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Silver Donald Cameron

Welcome to Silver Donald Cameron’s blog! Dr Cameron is the author of 18 books and of many plays, films, magazine articles, radio and TV scripts. He is currently the host and executive producer of thegreeninterview.com and of its feature documentary, Green Rights: The Human Right to a Healthy World. He also teaches a Green Rights course at Cape Breton University, where he earlier served as professor, dean and writer-in-residence.

Art & Music

The Second Coming of Joella Foulds

Last night I heard Joella Foulds sing at the Celtic Colours concert in Port Hawkesbury. She’s a splendid pianist, and she has a rich, powerful voice. In addition, she’s a fine songwriter, which I hadn’t known. She’s spent the last 22 years off the stage, working in arts administration, notably in shaping the Celtic Colours Festival itself, for which work she won the Order of Canada and an honorary doctorate from Cape Breton University.

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Celtic Mass for the Sea

Composed in 1988, premiered in 1991, The Celtic Mass for the Sea has become a contemporary choral classic. Combining a chamber string orchestra and choir with a Celtic ensemble of harp, pipes, mandolin, fiddle and guitars, the Mass is an exuberant celebration of the teeming life in the waters covering our planet – and a warning of the dangers of abusing it.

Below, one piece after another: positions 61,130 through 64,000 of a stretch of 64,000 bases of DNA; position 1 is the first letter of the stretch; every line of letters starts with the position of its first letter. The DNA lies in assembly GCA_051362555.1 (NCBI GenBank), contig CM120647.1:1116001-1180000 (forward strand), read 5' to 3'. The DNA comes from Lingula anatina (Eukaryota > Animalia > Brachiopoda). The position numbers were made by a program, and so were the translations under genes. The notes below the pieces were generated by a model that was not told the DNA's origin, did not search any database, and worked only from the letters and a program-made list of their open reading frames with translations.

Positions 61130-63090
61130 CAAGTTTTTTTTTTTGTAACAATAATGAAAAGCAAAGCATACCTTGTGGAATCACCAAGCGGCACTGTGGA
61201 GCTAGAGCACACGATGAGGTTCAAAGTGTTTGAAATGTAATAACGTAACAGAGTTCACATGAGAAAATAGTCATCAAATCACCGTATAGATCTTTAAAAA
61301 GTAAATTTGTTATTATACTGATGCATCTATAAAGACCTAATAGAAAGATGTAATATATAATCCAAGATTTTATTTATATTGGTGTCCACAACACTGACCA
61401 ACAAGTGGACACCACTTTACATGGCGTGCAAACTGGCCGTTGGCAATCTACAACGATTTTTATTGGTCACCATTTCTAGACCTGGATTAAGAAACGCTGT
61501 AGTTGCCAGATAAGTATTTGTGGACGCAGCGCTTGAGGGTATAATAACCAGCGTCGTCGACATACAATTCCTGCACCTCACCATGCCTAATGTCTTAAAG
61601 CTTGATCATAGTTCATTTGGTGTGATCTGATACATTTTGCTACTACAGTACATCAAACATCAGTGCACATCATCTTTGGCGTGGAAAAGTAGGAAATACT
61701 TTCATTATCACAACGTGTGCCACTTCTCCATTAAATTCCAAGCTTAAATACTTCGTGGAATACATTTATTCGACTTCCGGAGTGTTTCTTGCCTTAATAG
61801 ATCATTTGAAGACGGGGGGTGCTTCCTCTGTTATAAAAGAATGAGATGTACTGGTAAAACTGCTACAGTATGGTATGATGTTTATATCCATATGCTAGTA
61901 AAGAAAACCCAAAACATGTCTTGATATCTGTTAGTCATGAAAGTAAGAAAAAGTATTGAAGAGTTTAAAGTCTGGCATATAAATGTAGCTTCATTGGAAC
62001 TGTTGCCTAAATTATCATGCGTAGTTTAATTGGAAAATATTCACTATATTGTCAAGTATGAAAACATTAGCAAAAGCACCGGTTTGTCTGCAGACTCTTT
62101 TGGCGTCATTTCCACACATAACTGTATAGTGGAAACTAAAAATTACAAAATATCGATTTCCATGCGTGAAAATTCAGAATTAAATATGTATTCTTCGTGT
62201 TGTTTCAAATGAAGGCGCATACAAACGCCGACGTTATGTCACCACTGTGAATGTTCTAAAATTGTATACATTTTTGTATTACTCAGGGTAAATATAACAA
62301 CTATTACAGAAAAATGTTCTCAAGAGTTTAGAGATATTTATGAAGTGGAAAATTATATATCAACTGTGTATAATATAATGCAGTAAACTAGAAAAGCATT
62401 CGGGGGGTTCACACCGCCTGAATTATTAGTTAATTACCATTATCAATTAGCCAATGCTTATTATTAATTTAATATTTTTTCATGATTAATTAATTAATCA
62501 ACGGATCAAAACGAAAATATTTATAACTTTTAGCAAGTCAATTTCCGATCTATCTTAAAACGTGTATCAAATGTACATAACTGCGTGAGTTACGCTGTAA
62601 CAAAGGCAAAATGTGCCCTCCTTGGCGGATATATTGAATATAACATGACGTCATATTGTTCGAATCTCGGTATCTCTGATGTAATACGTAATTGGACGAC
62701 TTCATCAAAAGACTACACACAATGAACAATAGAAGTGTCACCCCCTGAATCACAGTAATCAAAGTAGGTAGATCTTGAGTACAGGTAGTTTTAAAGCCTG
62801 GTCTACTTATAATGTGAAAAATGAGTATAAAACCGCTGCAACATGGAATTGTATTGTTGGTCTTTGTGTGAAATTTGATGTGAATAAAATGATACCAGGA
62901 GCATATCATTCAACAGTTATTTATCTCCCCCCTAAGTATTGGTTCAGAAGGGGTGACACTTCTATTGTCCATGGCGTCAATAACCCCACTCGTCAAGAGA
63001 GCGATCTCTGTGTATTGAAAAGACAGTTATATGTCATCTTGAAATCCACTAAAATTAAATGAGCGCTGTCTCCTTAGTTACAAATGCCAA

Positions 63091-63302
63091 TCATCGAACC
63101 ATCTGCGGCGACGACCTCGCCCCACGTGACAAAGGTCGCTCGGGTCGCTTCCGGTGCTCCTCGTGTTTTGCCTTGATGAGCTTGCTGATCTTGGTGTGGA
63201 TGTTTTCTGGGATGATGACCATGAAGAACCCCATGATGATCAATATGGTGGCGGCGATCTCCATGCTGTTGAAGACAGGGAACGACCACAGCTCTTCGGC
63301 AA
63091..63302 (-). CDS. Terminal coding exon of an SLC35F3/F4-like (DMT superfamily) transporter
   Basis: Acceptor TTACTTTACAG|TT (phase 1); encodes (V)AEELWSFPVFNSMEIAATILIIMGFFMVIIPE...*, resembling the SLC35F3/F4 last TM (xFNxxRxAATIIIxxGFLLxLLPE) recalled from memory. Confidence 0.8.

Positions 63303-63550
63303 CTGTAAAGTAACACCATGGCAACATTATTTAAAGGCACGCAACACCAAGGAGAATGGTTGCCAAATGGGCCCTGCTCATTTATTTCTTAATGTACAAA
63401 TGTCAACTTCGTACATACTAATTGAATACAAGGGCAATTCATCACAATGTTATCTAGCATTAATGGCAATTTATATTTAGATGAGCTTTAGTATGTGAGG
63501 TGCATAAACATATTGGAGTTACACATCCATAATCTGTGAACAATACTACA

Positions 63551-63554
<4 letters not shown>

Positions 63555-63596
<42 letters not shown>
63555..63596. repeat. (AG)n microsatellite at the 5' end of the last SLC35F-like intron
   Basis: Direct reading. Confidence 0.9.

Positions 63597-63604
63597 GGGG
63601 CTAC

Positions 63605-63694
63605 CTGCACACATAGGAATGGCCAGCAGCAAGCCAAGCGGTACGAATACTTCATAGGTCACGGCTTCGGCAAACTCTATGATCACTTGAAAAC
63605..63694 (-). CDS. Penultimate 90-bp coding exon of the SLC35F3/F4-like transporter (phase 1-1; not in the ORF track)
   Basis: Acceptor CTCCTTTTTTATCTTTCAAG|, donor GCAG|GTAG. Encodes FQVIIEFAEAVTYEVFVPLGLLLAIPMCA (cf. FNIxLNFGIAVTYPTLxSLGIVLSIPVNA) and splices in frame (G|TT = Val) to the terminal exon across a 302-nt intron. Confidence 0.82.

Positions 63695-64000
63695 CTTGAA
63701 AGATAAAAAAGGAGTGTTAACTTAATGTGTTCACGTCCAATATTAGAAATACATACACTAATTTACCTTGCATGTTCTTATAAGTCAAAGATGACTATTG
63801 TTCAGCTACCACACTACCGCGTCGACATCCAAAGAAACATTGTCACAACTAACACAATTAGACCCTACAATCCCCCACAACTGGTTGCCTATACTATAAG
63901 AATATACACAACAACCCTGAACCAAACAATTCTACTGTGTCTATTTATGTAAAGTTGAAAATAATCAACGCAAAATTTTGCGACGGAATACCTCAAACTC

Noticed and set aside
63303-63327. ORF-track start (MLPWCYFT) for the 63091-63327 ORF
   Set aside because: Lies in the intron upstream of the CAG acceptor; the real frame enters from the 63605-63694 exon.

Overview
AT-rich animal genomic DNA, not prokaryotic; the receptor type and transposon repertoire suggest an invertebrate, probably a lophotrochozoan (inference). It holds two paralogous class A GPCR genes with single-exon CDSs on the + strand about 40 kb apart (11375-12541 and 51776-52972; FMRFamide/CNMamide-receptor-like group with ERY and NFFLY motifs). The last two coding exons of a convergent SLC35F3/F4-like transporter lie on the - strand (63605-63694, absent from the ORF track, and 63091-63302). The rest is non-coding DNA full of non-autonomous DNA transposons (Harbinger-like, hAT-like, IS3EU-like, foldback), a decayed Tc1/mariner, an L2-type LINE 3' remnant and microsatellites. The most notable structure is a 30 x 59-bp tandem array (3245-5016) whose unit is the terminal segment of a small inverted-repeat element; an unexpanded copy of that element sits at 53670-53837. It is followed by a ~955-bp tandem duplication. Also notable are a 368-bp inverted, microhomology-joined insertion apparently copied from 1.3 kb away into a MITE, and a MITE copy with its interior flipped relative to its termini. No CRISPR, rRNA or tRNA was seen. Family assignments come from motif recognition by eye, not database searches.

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Hear The Celtic Mass for the Sea!

In an upcoming Green Interview, composer Scott Macmillan and librettist Jennyfer Brickenden talk about their magnificent environmental composition "The Celtic Mass for the Sea." The Green Interview will also be posting a complete video of a live performance of the Mass, captured on video on June 9 on the Halifax Waterfront, as one of our Special Presentations.

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Robert Bateman!

Date:July 5, 2011

Our Green Interview with Robert Bateman has just been posted – more than an hour of reflection on art, education, wildlife, the shaping of consciousness in young people, and appreciation for the natural world. Bateman is among the world’s foremost interpreters of nature through the medium of visual art – and, because of his many books and his controversial decision to allow his work to be inexpensively reproduced, one of the world’s best-known and most-loved nature artists.

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The Rights and Wrongs of Copyright — Sunday column, November 21, 2010

“Did you always intend to be a writer?” asked the student. “No,” I said. “ The idea never crossed my mind. One of the things I learned in school was that to be a writer, you had to be British and dead.” The phrase “Canadian writer” was an oxymoron, as silly as “jumbo shrimp.” I vividly remember when the idea did occur to me.

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